Dr Phil Smith’s Wildlife Notes
The weather for January was described as “relentlessly disturbed” with several episodes of gales, while precipitation on 25 days produced a regional rainfall total 70% above average. Despite this, the dune water-table was at least 60cm below last winter’s record peak, many slacks remaining dry throughout. Another storm surge occurred on 3rd , when a 10.1m tide took another chunk off Formby Point. However, because the wind had more of a southerly component, erosion was not as severe as on 5th December.
As if there hadn’t been enough damage to the dunes this winter, there was a series of major incidents involving large off-road vehicles in mid-late January. According to Coast & Countryside staff, some of these took place at night, apparently to avoid detection. The Birkdale frontal dunes and Green Beach area were severely impacted, some of the richest slacks for wildflowers being churned into a morass of mud. These included our best site for Baltic Rush, which occurs nowhere else in England, and part of one of the largest colonies of Flat-sedge, which is Red Data Book-listed and nationally declining. Several orchid colonies were also wiped out. Similar damage took place at Ravenmeols with extensive scarring of the fixed-dunes in the vicinity of Alexandra Road and deep rutting of a nearby botanically-rich slack. Attempts were also made to get into Devil’s Hole but the steep slopes defeated the vehicles, one of which was described as a “black Range Rover” by a local resident. Rangers are doing their best to catch and prosecute the culprits and the general public is asked to report any incidents, preferably with the registration numbers of vehicles.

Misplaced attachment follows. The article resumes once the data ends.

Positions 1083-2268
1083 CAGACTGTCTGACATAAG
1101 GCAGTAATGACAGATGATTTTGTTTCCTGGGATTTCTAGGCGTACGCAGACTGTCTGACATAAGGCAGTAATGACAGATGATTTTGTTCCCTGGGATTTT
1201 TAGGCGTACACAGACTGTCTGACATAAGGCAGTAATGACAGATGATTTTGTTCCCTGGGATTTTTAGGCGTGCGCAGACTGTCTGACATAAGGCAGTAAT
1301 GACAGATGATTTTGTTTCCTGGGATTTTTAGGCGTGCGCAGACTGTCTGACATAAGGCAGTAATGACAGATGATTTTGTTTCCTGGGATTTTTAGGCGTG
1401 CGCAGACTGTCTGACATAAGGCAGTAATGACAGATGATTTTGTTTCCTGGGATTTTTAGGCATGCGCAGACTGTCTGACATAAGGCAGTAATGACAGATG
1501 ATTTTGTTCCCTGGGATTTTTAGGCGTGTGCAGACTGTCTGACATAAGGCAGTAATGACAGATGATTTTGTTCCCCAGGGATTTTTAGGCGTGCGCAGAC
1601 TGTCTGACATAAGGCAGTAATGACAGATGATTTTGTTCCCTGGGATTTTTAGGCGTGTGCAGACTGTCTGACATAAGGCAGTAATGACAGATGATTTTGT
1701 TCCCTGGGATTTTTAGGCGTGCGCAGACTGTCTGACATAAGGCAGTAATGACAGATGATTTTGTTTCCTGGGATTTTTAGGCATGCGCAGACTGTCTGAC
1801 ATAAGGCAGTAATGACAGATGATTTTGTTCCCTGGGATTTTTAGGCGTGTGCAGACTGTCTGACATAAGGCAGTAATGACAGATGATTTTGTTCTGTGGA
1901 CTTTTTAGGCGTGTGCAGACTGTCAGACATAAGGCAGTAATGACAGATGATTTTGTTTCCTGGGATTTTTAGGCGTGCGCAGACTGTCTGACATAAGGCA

Another area affected by the surge tides was the shell-beach dunes at Southport, opposite the northern end of the Marine Lake. A visit on 9th showed that, although the low dunes had been overwashed, the broad sand-flats took a lot of the energy out the waves and the dunes survived without cliffing. I was pleased to find a flock of 45-50 Twite feeding on seeds in tidal drift. Nearby, the Great Northern Diver was still performing on the lake but this seems to have been its last day here. A long-staying Long-tailed Duck was still at Marshside on 11th, when I estimated an impressive number of 12,000 Wigeon on the RSPB’s partially-flooded grazing-marsh, wonderful views being had from the old eastern seawall.
On my way to Blundellsands on 12th, I was surprised to find about 800 Pink-footed Geese feeding right next to the road on a Little Crosby rugby pitch. As might be expected, several scare-crows had been put up but the geese were ignoring them. At Hall Road, further effects of the storms were apparent. At least a metre of the rubble embankment had been washed away, bricks and large blocks of stone having been thrown up towards the cycle-track by the force of the waves. It was upsetting to see the enormous quantities of plastic waste washed up and then blown into the dunes.
It was fascinating to visit the exposures of silt on the shore north of Victoria Road on 14th with Alison Burns of Manchester University. She is studying the famous Formby Footprints and showed us tracks of horses and Red Deer, as well as a single well-defined human footprint, of which she took a plaster cast. I had previously found lots of footprints of wading birds here and also what appeared to be holes produced by their probing bills. Gordon Roberts confirmed that he had never recorded these during his prolonged studies.
The Devil’s Hole was disappointingly dry on 16th but a pair of Ravens croaking away overhead raised the spirits somewhat, while a Little Egret on the fields east of Cabin Hill was unusual here. A large Fox Moth caterpillar on a dune path was a reflection of the continuing mild winter.